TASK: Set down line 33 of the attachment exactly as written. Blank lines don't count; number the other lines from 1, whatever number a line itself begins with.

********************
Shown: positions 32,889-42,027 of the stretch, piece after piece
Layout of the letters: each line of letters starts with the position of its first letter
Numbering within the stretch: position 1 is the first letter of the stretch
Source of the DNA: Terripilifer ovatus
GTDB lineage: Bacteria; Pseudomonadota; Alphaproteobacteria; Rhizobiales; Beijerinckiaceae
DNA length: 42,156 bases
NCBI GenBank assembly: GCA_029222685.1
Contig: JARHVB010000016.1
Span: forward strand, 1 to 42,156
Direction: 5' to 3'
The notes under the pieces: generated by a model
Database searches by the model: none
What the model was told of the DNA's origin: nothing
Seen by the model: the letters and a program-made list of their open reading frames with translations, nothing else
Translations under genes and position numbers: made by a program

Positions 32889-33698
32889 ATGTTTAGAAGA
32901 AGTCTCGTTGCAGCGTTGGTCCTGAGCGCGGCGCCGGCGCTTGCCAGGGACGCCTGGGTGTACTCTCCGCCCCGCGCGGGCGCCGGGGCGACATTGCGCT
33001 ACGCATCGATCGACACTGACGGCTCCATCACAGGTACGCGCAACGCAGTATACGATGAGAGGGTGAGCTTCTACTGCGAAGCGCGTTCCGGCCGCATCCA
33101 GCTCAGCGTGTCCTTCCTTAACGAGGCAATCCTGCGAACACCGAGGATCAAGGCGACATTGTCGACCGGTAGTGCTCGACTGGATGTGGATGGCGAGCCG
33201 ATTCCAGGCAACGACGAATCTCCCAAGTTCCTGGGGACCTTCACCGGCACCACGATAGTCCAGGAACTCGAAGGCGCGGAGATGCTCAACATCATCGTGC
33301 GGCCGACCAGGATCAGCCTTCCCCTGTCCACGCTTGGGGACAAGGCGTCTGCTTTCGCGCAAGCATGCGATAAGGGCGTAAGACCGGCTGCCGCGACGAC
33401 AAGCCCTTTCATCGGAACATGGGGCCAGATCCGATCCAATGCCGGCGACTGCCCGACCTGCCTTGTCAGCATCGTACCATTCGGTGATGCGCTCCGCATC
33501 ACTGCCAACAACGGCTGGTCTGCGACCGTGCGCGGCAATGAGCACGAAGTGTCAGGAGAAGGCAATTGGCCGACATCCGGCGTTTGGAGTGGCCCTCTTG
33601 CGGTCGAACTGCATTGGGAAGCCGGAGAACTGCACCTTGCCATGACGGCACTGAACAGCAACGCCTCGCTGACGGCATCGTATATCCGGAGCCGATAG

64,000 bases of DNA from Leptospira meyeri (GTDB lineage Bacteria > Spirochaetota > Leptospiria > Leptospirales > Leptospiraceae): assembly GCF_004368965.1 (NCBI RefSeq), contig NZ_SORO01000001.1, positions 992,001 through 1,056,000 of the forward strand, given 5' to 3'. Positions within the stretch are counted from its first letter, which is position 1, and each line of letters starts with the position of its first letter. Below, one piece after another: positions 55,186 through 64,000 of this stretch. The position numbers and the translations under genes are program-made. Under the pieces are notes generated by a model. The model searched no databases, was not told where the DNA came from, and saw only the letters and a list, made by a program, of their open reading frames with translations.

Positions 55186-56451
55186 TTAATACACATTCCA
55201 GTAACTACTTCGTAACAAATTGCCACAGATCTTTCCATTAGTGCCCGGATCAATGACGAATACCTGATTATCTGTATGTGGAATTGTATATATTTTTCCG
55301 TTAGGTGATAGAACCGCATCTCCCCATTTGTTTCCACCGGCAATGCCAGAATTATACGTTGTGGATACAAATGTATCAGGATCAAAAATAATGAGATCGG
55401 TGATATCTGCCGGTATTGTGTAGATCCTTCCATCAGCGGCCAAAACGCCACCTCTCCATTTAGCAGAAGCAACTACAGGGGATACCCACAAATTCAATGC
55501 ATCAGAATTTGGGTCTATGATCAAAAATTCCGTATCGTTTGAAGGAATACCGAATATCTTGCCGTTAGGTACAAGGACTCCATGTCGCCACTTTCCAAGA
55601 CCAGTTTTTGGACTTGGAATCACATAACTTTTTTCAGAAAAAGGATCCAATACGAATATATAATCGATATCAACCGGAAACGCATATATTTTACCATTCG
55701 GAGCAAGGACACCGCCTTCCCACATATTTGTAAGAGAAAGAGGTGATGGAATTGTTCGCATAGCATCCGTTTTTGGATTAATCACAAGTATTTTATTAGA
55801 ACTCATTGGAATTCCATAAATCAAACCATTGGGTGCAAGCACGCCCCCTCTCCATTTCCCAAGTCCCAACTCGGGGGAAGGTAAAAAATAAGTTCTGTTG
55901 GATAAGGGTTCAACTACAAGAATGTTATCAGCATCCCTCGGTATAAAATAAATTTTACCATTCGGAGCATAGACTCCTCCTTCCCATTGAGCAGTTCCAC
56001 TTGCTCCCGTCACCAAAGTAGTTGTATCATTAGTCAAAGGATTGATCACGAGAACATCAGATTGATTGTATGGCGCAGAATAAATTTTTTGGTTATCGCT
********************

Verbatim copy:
55601 CCAGTTTTTGGACTTGGAATCACATAACTTTTTTCAGAAAAAGGATCCAATACGAATATATAATCGATATCAACCGGAAACGCATATATTTTACCATTCG